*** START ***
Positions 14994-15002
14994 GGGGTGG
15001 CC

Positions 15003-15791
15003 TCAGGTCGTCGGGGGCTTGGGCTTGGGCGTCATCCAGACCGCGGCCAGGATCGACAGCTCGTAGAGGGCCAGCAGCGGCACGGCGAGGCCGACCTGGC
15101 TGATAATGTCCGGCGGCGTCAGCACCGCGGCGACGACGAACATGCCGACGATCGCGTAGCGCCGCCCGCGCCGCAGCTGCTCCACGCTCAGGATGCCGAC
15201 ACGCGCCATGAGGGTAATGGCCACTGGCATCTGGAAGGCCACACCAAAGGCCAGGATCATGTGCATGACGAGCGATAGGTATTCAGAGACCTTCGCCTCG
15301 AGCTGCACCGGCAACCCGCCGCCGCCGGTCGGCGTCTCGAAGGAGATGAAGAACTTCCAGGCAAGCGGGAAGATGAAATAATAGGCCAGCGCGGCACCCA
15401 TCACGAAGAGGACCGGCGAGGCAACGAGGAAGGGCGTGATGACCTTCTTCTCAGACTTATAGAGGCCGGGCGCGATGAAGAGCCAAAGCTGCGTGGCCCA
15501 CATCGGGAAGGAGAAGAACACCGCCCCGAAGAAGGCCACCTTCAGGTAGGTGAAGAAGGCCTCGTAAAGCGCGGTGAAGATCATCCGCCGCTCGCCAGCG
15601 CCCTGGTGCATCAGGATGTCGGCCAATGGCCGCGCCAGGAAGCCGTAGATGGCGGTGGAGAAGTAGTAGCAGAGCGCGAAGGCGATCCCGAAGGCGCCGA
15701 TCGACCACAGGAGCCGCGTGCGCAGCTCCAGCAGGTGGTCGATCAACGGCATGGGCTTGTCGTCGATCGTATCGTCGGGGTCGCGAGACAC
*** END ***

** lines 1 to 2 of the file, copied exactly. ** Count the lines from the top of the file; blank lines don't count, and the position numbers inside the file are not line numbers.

Positions 14994-15002
14994 GGGGTGG